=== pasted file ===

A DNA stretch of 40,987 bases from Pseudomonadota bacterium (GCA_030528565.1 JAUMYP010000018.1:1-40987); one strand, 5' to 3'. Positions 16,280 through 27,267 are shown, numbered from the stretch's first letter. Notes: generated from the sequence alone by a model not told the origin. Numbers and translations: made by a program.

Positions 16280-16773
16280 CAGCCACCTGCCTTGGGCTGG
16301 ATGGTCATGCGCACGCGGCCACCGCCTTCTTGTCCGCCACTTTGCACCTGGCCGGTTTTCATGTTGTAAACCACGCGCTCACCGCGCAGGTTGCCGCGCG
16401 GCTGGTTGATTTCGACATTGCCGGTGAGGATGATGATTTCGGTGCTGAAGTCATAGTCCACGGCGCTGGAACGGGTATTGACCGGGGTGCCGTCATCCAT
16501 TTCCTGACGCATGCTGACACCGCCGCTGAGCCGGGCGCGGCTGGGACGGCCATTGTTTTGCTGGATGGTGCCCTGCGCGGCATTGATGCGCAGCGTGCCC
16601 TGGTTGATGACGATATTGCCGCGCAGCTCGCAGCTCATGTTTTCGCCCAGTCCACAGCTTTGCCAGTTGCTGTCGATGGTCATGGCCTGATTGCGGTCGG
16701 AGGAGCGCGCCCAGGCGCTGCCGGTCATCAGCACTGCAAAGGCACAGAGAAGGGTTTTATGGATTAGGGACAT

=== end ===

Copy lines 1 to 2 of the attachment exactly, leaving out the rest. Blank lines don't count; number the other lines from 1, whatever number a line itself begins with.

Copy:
A DNA stretch of 40,987 bases from Pseudomonadota bacterium (GCA_030528565.1 JAUMYP010000018.1:1-40987); one strand, 5' to 3'. Positions 16,280 through 27,267 are shown, numbered from the stretch's first letter. Notes: generated from the sequence alone by a model not told the origin. Numbers and translations: made by a program.

Positions 16280-16773